[33] Chapter 3 of the Working Group I contribution to the Fourth Assessment Report by the Intergovernmental Panel on Climate Change (IPCC) [2007] notes the strong relationship between the ENSO and various climate phenomena, including surface temperature. Chapter 8 reports “considerable model skill out to 12 months for ENSO prediction.” Chapter 9 raises the question of ENSO response to continued anthropogenic warming, although causal connections are not clear. However, nowhere does IPCC [2007] mention the delay between a change in ENSO and a corresponding change in GTTA, which we have shown here to be 7 months. Climate modelers acknowledge that their models do not adequately hindcast average global temperatures from 1950 to 1990 and apply a human influence factor to make up the deficit. The strength of the time lagged relationship between ENSO and GTTA, as demonstrated here, suggests that variation in the poorly modeled ENSO may account for the deficit and may be the cause of a large part of the observed warming since the midtwentieth century. The sequence of the lagged relationship indicates that ENSO is driving temperature rather than the reverse. Reliable ENSO prediction is possible only to about 12 months [IPCC, 2007], which implies that accurate temperature forecasting beyond that period will only be possible after improvements in ENSO prediction.


[36] Since the mid-1990s, little volcanic activity has been observed in the tropics and global average temperatures have risen and fallen in close accord with the SOI of 7 months earlier. Finally, this study has shown that natural climate forcing associated with ENSO is a major contributor to variability and perhaps recent trends in global temperature, a relationship that is not included in current global climate models.
This builds loosely on

[29] The Great Pacific Climate Shift of 1976 [Guilderson and Schrag, 1998] appears to have had an effect on the SOI and therefore on the GTTA. The abruptness of this change suggests a major physical event, but no definite cause has been established. McPhaden and Zhang [2002] report a significant decrease in the estimated cold-water upwelling since that time. This implies a warmer Pacific Ocean and a bias toward El Niño events, but it is unclear whether this is a cause or consequence of the shift. Figure 4 shows that the change in SOI, in February or March of 1976, was followed by a corresponding change in GTTA in the last few months of the year. The granularity of the RATPAC-A GTTA data prevents clear identification of the time of change but it appears to be consistent with the time lag reported here.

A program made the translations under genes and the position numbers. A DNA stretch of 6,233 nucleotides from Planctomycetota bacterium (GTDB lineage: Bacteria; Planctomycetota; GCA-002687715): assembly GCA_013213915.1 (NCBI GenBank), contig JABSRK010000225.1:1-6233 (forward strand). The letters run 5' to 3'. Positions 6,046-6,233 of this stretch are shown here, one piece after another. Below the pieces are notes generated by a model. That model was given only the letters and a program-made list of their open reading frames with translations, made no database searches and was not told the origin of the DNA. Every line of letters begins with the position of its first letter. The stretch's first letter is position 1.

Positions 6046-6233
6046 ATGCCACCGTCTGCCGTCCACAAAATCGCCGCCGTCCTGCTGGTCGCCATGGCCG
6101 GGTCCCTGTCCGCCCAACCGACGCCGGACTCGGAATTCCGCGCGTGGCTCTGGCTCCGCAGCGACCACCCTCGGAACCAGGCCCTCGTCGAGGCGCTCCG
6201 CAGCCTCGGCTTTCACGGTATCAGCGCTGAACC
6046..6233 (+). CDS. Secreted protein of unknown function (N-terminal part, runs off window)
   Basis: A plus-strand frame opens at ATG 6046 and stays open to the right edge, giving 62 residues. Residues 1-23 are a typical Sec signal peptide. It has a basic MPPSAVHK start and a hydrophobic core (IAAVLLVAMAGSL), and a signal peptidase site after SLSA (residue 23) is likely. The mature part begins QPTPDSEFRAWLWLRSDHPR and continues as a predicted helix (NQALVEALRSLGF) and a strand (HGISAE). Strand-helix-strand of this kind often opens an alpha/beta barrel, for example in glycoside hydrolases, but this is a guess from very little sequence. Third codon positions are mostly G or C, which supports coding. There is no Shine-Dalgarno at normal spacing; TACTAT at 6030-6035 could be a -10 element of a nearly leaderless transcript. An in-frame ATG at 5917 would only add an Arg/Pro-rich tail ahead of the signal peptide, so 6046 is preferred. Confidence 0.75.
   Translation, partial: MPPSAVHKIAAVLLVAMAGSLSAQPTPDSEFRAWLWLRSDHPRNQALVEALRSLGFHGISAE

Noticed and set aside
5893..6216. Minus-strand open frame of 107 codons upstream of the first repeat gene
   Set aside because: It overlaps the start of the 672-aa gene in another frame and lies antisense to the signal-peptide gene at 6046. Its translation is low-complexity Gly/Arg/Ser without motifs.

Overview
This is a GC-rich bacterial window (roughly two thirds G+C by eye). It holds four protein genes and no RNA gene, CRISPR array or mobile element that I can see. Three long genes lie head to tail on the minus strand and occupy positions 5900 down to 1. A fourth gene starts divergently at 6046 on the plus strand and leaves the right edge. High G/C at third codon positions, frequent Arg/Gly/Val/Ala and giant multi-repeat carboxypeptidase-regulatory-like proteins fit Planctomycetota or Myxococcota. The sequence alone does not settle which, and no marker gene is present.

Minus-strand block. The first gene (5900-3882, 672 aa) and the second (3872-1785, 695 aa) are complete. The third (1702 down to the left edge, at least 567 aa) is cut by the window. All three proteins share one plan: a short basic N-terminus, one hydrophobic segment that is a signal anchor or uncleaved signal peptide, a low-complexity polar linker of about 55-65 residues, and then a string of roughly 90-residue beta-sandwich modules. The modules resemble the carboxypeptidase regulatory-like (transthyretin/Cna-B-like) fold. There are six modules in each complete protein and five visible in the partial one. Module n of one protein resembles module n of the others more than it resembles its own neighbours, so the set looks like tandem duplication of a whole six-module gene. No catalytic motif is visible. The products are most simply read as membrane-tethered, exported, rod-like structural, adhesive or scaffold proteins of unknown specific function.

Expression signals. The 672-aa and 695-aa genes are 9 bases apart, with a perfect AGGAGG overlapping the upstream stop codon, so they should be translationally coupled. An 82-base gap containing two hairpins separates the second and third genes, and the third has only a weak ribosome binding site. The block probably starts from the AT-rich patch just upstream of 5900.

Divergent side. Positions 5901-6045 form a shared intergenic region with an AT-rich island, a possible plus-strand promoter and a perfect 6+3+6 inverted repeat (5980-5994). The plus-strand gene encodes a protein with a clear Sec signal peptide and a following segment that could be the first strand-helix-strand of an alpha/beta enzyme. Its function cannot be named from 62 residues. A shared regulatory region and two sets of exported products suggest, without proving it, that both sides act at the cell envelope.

[30] For the 30 years prior to the 1976 shift (i.e., 1946–1975) the SOI averaged +1.93 but in the 30 years after 1976 (i.e., 1977–2006) the average was −3.06, which represents a shift from a La Niña inclination to an El Niño inclination. The standard deviations for the two periods were 9.48 and 10.40 on monthly SOI averages, and 6.56 and 6.35 on calendar year averages, which indicates consistent variation about a new average value. Only the RATPAC-A data are available for lower tropospheric temperatures both before and after this shift, and even then we are limited to 17-year periods for our analysis of RATPAC-A data because monitoring did not commence until mid-1958. From 1959 to 1975 the RATPAC LTT averaged −0.191°C and from 1977 to 1993 it averaged +0.122°C. The standard deviations on the seasonal data were 0.193° and 0.163 C°, and on monthly data 0.162°C and 0.146°C. We have already illustrated the close relationship between SOI and GTTA, but this description of the respective changes before and after the Great Pacific Climate Shift indicates a stepwise shift in the base values of each factor but otherwise relatively consistent ranges of variation.